The Belles by Dhonielle Clayton
Published February 6th, 2018
I received a copy of The Belles through NetGalley in exchange for an honest review.
Camellia Beauregard is a Belle. In the opulent world of Orléans, Belles are revered, for they control Beauty, and Beauty is a commodity coveted above all else. In Orléans, the people are born gray, they are born damned, and only with the help of a Belle and her talents can they transform and be made beautiful.
But it’s not enough for Camellia to be just a Belle. She wants to be the favorite—the Belle chosen by the Queen of Orléans to live in the royal palace, to tend to the royal family and their court, to be recognized as the most talented Belle in the land. But once Camellia and her Belle sisters arrive at court, it becomes clear that being the favorite is not everything she always dreamed it would be. Behind the gilded palace walls live dark secrets, and Camellia soon learns that the very essence of her existence is a lie—that her powers are far greater, and could be more dangerous, than she ever imagined. And when the queen asks Camellia to risk her own life and help the ailing princess by using Belle powers in unintended ways, Camellia now faces an impossible decision.
With the future of Orléans and its people at stake, Camellia must decide—save herself and her sisters and the way of the Belles—or resuscitate the princess, risk her own life, and change the ways of her world forever.
I rated The Belles 2/5 stars on Goodreads.
This review, like all my review, is spoiler-free.
Many moons ago, I found an image of The Belles cover on NetGalley and was obsessed. The jewel-toned colors and strikingly beautiful cover model drew me into this book instantly, and after reading the synopsis, I was utterly enthralled. A twisted perspective on beauty, a young girl with the power to change it all, and a princess? Now that’s a book I want to read.
Unfortunately, my expectations were misguided. While I was anticipating royal intrigue and a delightfully lush atmosphere, The Belles was full of overbeaten descriptions and lackluster plot. I was so disappointed in this book, and here’s why.
First of all, the descriptions of the kingdom of Orléans irritated me from the first page to the last page. The elaborate explanations were plenty fanciful, but they stood in the way of my understanding of the world. Rather than describing the moods evoked while looking at certain aspects of the culture, I felt like Clayton was spoon-feeding me descriptions by outlining every detail, no matter how trivial. I spent too much brainpower deciphering what the world looked like when all I needed to know was that the architecture was grandiose.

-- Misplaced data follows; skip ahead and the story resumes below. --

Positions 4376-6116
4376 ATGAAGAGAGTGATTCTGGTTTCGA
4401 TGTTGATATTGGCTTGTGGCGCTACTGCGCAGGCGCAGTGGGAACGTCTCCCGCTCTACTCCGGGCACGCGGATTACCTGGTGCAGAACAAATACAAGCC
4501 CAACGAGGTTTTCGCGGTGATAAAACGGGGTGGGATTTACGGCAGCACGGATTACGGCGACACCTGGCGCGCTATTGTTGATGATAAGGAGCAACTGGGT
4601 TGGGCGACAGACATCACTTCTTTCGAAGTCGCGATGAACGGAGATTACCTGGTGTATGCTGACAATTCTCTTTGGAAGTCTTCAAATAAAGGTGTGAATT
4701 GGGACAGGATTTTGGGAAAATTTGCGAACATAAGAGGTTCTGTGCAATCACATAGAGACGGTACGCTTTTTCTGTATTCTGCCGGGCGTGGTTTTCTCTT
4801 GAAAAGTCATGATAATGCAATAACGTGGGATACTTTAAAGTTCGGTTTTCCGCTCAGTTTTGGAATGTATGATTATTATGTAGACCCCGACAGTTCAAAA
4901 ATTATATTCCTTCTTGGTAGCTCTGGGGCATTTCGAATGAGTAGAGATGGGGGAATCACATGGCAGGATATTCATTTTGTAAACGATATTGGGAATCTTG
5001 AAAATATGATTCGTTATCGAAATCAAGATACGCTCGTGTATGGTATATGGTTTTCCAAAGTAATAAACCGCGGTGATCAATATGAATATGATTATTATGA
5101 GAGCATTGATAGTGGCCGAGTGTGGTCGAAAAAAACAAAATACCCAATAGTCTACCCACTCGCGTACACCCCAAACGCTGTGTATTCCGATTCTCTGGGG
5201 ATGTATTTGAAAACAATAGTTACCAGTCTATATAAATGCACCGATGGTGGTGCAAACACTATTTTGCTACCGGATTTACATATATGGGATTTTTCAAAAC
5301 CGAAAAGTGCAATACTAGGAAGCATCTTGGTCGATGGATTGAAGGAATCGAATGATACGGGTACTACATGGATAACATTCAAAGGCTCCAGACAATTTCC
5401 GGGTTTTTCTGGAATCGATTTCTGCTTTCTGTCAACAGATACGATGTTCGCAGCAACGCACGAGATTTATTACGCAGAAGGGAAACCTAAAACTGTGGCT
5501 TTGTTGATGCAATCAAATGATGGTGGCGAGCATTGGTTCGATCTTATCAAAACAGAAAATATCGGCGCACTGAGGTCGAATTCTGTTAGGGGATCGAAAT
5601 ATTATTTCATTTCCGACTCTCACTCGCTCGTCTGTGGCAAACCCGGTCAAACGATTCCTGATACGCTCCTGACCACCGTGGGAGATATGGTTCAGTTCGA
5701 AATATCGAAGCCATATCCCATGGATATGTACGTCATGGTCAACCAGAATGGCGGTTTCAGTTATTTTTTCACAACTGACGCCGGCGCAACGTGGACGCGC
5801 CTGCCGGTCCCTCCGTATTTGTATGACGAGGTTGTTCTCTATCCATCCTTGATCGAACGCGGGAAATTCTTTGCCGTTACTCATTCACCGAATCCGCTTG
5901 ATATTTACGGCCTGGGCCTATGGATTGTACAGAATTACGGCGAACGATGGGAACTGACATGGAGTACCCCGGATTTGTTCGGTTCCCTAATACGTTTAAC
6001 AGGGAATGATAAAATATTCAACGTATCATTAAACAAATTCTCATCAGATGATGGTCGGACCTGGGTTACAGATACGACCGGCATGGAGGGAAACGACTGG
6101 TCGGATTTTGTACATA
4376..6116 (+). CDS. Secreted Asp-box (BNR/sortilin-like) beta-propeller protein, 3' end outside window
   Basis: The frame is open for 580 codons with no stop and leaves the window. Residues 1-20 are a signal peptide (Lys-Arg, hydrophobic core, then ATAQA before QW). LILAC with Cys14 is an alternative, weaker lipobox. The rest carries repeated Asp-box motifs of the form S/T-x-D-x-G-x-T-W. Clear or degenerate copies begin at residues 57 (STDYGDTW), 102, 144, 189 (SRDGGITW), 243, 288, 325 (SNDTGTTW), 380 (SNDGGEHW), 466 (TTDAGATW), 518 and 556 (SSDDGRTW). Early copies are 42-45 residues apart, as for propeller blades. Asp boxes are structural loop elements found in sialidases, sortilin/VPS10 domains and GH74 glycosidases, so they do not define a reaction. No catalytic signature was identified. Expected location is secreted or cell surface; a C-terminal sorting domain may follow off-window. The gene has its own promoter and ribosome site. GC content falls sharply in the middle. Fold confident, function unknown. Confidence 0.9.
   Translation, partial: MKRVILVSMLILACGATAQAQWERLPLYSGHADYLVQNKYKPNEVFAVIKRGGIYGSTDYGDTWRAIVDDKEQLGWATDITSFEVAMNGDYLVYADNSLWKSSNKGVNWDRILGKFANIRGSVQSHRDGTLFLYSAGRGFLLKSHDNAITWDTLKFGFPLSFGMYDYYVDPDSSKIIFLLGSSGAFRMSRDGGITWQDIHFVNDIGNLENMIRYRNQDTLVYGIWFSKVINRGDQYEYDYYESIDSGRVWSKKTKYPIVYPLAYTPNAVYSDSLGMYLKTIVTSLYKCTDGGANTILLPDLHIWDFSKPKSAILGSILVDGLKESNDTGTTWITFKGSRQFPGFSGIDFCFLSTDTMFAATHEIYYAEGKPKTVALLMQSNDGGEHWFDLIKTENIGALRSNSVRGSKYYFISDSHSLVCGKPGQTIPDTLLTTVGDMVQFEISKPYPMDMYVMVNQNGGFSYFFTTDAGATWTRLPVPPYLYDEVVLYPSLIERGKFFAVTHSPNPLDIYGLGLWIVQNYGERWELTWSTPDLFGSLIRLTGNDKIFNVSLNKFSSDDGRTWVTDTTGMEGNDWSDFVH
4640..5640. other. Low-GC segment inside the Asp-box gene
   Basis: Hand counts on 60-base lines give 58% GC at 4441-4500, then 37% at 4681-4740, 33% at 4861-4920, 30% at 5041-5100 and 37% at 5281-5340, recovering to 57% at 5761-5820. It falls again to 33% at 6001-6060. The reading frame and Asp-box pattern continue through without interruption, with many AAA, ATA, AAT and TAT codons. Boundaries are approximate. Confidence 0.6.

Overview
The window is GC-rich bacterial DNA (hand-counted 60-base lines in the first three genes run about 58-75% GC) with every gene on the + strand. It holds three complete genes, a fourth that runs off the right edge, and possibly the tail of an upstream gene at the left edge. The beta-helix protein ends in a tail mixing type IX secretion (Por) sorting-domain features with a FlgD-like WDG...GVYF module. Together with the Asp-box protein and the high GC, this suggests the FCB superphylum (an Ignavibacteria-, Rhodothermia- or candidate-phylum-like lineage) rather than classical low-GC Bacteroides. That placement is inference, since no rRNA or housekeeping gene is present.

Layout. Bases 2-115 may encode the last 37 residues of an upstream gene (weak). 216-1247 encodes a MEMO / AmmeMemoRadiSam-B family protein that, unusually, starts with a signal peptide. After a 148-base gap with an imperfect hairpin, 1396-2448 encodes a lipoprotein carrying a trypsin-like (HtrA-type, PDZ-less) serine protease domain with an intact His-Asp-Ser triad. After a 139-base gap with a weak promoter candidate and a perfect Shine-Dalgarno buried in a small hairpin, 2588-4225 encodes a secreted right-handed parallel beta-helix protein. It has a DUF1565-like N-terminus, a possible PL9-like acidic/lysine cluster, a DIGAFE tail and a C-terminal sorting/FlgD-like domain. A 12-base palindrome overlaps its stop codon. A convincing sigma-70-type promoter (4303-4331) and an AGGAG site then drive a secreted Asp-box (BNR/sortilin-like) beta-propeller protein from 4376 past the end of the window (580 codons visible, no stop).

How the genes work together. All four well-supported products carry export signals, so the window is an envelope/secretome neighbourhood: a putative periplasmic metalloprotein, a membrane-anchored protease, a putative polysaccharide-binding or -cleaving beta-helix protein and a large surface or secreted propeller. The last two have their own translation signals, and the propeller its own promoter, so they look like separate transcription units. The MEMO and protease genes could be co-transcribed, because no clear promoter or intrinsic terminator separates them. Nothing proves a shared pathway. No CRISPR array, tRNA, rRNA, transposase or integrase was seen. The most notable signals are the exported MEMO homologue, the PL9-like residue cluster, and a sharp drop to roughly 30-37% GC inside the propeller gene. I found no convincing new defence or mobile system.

This excessive worldbuilding also stunted the opportunities for human expression of emotion and thoughts. Rather than describing the pain of missing her late mother, Camellia says “I miss Maman.” Instead of sharing how fear rattled in her chest, she says “I was scared of this person.” Camellia’s emotions are laid out for us to see in plain light with labels that say “Camellia is feeling this exact emotion at this exact time.” The poetic interpretation and flowery language that I like in a story were scarce if present at all.
Here’s my most prominent question about the world: one of the central tenets of Orléans is the appreciation of continually changing one’s features to create a new face. If people are changing how they look every day, how does one distinguish themselves from every other citizen of Orléans? Shouldn’t identity theft be a significant problem? Vocal recognition and mannerisms can carry identity, but we are visual creatures who know how to recognize faces from infancy. This question of how people differentiate themselves in a world of changing faces was wholly overlooked and might have added some much-needed richness to the world, had it been addressed.
The characters, while unique as individuals, served purposes in the plot that were somewhat typical and riddled with tropes. There’s the beautiful “chosen one” who’s afraid of the world she thought she would love, the mysterious and charming boy who swoops in from nowhere, the kind servant girl with the kind heart, the flamboyant and ignorant team of stylists, the jaded personal guard who’s actually a big softie once you crack his hard exterior. Diverse characters are fantastic, but I felt that what the characters had in diversity, they lacked in personality.
This carried over into the romantic subplot between Camellia and one of our dashing male characters. After saying three and a half words to him, she believes she’s in love. I find this somewhat difficult to believe, mainly because one of the rules of being a Belle is never speaking to men outside of a treatment setting. She’s never kissed a boy or been touched by a boy, and I’m supposed to believe she knows how to have a relationship, let alone fall in love? I don’t buy it.
Overall, I was thoroughly disappointed by The Belles. While I was looking for a richness of character and an exciting and unique plot, what I read was anything but stellar.
Have you read The Belles?
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